According to the most recent Gallup-Healthways Well-Being Index, Panama once again takes the top spot in the number of people reporting high personal well-being, followed by Costa Rica in second place and Puerto Rico in third.
In fourth place was Switzerland, the top European country, which along with Austria (in ninth place) was the only non-Latin American country in the top ten.
The United States came in at No. 23, one spot behind Israel and one ahead of Canada.
This is the second time the report has been compiled (see the first one’s results here). It looks at how more than 146,000 randomly selected adults, spanning 145 countries and areas, respond to questions about five areas related to their well-being: purpose; social; financial; community; and physical. Here are the specific questions, courtesy of NPR.
- You like what you do every day.
- You learn or do something interesting every day.
- Someone in your life always encourages you to be healthy.
- Your friends and family give you positive energy every day.
- You have enough money to do everything you want to do.
- In the last seven days, you have worried about money.
- The city or area where you live is a perfect place for you.
- In the last 12 months, you have received recognition for helping to improve the city or area where you live.
- In the last seven days, you have felt active and productive every day.
- Your physical health is near-perfect.
Here is the full list of the top ten countries in terms of the percentage of residents who self-reported as thriving:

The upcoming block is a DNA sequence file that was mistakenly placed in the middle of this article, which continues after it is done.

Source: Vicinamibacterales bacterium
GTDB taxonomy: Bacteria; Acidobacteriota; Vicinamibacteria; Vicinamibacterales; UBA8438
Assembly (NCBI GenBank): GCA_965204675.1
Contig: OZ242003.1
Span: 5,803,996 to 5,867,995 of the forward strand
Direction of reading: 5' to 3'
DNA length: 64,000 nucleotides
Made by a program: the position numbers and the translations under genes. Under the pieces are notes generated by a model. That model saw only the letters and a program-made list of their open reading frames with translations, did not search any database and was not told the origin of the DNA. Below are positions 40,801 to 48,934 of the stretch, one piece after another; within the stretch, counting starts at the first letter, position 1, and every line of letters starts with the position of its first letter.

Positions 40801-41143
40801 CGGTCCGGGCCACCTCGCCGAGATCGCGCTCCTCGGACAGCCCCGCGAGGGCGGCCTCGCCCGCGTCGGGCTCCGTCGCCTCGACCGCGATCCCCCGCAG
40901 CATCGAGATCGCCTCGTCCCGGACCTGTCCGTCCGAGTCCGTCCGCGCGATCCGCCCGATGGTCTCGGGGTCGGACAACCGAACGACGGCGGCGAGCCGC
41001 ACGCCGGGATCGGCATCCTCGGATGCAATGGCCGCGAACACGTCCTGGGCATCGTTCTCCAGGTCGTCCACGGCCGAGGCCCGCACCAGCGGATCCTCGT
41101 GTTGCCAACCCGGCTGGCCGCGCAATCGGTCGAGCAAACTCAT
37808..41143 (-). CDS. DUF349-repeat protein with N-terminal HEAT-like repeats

- Panama — 53
- Costa Rica — 47.6
- Puerto Rico — 45.8
- Switzerland — 39.4
- Belize — 38.9
- Chile — 38.7
- Denmark — 37
- Guatemala — 36.3
- (tie) Austria — 35.6
- (tie) Mexico — 35.6
Here is how the rest of the world fares; the darker the color, the more elements of well-being that people are thriving in.
According to Gallup, Latin Americans have higher levels of well-being than any other regional group, and are the most likely to report daily positive experiences “such as smiling and laughing, feeling enjoyment, and feeling treated with respect each day”. Much of this can be attributed to a strong cultural emphasis on leisure, as well as on recent economic growth, which includes a relative reduction in historically high levels of socioeconomic inequality.
As for why Panama, of all places, managed to beat out every other country:
For the second year, Panamanians have the highest levels of purpose well-being (60.5% thriving) and physical well-being (52.2% thriving). They also tie with other countries for the top spot in social and community well-being. Factors contributing to this peak level of global well-being may include Panama’s Latin American cultural predisposition that is associated with higher levels of positivity than other regions. Its relative political stability, a strong and growing economy in 2014, and investments in national development may also be contributing factors to higher levels of well-being in Panama.
The factors behind Panama’s high performance apply, in varying degrees, to the other top ranking nations: a combination of political stability, economic growth, investment in public goods, and cultural emphasis on leisure and recreation.
Note that most of the top countries were by no means the wealthiest or prosperous overall, an interesting fact that was not lost on the pollsters themselves: